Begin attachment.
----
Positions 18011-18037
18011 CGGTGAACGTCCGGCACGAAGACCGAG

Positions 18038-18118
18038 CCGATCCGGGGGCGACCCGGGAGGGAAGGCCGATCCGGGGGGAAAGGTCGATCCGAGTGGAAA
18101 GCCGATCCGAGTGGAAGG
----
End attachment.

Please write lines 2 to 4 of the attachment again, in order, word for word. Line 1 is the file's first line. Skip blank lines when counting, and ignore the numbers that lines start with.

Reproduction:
18011 CGGTGAACGTCCGGCACGAAGACCGAG

Positions 18038-18118
18038 CCGATCCGGGGGCGACCCGGGAGGGAAGGCCGATCCGGGGGGAAAGGTCGATCCGAGTGGAAA